Parks officials refuse to budge over Similan quota
The Department of National Parks, Wildlife and Plant Conservation (DNP) has rejected a request by business operators to postpone a quota system for tourists in Similan National Park in Phangnga province.
"We informed them in advance and did not just tell them now as tour operators have claimed. We will not revise our decision. The longer we postpone a plan for tourism management, the more we will lose. And business operators will face a critical impact eventually," said Songtham Suksawang, director of the National Park Office which oversees national parks under the DNP.
Mr Songtham was responding Moinday to criticism from tour operators including cruise operators and van services gathered at a pier at tambon Thublamu in Thai Muang district. They were demanding the department reverse the order.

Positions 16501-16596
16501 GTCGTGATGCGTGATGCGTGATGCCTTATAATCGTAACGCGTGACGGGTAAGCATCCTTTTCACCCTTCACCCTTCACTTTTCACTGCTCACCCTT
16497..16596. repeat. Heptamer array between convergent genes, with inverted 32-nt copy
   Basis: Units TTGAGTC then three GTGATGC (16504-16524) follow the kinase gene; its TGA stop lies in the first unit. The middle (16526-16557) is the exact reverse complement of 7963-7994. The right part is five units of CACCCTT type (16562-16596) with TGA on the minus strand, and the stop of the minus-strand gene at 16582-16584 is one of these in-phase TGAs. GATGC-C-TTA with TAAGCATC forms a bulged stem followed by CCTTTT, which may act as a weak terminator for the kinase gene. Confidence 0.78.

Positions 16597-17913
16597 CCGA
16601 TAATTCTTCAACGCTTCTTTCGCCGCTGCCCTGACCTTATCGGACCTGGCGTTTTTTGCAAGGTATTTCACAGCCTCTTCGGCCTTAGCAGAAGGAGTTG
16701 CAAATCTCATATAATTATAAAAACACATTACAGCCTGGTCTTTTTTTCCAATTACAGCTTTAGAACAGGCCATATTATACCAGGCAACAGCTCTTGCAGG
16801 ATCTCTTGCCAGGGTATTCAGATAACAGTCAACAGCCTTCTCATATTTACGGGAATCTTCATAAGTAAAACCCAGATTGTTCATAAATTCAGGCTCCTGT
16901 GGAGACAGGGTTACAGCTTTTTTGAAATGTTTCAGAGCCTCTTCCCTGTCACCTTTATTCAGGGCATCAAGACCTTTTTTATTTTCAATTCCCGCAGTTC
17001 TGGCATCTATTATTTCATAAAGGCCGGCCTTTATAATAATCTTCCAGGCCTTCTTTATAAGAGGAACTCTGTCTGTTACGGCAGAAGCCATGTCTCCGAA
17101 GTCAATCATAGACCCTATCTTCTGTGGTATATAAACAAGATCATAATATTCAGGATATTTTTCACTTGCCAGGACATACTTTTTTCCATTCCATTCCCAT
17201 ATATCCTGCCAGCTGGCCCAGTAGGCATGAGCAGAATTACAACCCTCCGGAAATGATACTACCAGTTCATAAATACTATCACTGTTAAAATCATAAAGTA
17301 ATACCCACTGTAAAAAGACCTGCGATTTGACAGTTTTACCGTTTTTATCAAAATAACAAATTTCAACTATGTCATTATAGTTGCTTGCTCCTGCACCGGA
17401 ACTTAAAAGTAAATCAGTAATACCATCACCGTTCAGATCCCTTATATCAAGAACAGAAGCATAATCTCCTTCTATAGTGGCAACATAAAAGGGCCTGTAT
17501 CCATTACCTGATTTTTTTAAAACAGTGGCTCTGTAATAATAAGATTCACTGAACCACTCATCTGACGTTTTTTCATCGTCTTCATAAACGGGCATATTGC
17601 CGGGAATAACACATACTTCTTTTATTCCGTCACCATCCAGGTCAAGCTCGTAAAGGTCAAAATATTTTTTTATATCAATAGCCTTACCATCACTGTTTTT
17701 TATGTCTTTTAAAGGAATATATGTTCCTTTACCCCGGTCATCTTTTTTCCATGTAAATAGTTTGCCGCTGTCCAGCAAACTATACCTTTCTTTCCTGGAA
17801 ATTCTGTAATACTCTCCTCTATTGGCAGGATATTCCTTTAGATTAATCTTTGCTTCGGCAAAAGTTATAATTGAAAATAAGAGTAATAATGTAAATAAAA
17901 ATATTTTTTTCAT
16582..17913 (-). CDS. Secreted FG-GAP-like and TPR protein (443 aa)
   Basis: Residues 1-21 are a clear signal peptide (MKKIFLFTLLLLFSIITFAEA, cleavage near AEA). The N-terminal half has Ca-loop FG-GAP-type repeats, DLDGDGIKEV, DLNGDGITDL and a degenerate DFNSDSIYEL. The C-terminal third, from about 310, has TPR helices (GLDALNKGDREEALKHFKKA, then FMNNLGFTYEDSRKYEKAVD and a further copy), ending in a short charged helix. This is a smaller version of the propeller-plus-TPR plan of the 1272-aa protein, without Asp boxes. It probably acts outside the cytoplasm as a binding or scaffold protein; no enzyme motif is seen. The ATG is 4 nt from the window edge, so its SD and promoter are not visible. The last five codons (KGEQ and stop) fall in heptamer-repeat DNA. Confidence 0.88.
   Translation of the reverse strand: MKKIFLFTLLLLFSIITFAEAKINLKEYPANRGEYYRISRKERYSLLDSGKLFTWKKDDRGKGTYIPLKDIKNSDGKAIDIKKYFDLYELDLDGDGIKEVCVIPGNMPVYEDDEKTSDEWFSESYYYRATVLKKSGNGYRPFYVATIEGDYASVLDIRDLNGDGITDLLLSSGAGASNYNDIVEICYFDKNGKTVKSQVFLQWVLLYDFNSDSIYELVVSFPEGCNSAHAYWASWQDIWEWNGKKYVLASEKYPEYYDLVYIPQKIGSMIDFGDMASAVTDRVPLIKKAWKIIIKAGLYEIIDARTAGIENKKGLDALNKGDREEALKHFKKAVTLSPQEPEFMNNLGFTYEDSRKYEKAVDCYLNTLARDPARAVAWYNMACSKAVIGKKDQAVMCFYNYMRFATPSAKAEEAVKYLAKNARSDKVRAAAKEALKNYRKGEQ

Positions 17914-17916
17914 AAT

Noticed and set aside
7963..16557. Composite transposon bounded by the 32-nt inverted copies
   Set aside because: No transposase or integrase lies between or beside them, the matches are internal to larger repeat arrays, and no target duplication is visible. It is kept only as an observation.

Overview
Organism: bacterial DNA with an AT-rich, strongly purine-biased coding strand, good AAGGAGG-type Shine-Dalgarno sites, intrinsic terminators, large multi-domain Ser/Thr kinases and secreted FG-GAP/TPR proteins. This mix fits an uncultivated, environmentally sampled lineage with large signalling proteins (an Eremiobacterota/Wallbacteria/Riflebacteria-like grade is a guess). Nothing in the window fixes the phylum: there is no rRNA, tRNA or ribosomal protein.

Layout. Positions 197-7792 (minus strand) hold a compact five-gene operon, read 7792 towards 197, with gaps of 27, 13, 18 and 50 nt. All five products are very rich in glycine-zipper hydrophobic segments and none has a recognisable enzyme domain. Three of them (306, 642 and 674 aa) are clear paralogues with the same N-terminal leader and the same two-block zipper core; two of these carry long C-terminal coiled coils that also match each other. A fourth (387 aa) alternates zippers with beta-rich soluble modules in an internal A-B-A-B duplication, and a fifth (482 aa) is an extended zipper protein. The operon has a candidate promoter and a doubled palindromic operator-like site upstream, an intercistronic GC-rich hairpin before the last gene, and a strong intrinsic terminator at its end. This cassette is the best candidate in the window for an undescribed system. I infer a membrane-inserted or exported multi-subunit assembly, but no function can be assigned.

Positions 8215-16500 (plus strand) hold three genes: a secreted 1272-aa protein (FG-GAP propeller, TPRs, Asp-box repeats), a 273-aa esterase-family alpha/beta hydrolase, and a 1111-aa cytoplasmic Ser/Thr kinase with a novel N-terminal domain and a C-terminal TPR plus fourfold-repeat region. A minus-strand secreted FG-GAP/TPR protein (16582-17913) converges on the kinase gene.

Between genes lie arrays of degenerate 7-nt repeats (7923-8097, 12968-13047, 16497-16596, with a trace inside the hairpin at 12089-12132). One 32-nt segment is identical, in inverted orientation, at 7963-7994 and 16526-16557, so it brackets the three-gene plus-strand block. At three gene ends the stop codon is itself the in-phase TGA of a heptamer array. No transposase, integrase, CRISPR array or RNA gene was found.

Mr Songtham said the department does not want to see the national park laid to ruin as happened with Maya beach in Noppharat Thara Beach-Phi Phi Islands National Park.
The DNP announced in September the bay is being closed "indefinitely" due to the negative impact of too many tourists arriving in the wake of the Hollywood movie The Beach.
The department said last week it would limit the number of visitors to Similan National Park to 3,850 a day. The quota took effect Monday.
The decision was based on academic research that looked into the capacity of Thailand's marine parks. It was commissioned by the DNP and undertaken by researchers from the faculty of fisheries at Kasetsart University.
The study concluded a daily cap of 3,325 day tourists and 525 divers should be imposed. The national park currently sees around 7,000 visitors a day. Last year, 912,000 tourists visited.
However, the DNP has upset tour operators in the Andaman Sea with the policy change.
The study also found that marine parks in Thailand lack sufficient toilet facilities for tourists. There are only two toilets on Koh Pad and four on Koh Si.
Cruise operator Boonchoo Paeyai predicted there will be more job losses in the local tourism sector.